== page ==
Organizations typically take one of two approaches to adopting a process framework:
- Full adoption/redesign—implementing a standard framework as completely as possible and using it as the organization's only enterprise process framework
- Overlayment—linking an organization's existing framework to a global standard like APQC's PCF
Check out APQC's Process Classification FrameworkSM and its industry-specific counterparts to decide if APQC's PCF could help you streamline your business. Read about the implementation strategies below to determine your next steps.
Full adoption is most common among organizations without an existing framework or organizations that need a total transformation to improve performance. It is the most disruptive implementation strategy, but it can provide important long-term benefits. Standard frameworks maintained by a third party free up internal resources, and global standards make it easy to benchmark with other organizations.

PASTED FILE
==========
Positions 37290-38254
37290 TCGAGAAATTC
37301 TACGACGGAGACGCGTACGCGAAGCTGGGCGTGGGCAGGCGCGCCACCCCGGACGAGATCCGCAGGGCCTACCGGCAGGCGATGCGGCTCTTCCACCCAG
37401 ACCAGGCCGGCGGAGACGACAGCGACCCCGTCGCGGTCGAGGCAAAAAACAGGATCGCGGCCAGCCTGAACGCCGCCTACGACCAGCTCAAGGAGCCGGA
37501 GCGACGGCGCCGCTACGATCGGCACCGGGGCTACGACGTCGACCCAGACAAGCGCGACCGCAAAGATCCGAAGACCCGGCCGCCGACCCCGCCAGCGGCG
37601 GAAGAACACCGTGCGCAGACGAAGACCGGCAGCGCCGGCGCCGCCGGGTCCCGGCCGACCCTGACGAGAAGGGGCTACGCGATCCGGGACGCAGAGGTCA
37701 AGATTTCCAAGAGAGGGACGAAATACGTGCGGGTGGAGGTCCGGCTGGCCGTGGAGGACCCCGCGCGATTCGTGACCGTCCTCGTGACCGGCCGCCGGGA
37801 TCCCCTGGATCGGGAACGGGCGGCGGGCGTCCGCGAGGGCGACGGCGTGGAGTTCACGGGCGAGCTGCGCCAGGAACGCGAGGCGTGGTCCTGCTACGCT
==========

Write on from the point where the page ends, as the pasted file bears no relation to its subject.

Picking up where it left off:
Every framework needs some degree of customization to fit the particulars of an organization. Stay as close to the original framework as possible, but plan to make changes where needed.
Overlayment is often the best strategy for organizations with existing custom frameworks or other models they do not want to discard. Overlayment allows employees to continue business as usual while management and executives spend time connecting the existing framework to a global standard, typically gaining a deeper sense of how the business operates and how it could function better.
Most organizations who overlay the PCF on top of their own frameworks usually do so to benchmark with other organizations. It's nearly impossible to benchmark with others when you use an entirely different language and process system. The PCF allows businesses to cross organizational and industry lines, comparing processes they didn't realize were similar and discovering new best practices.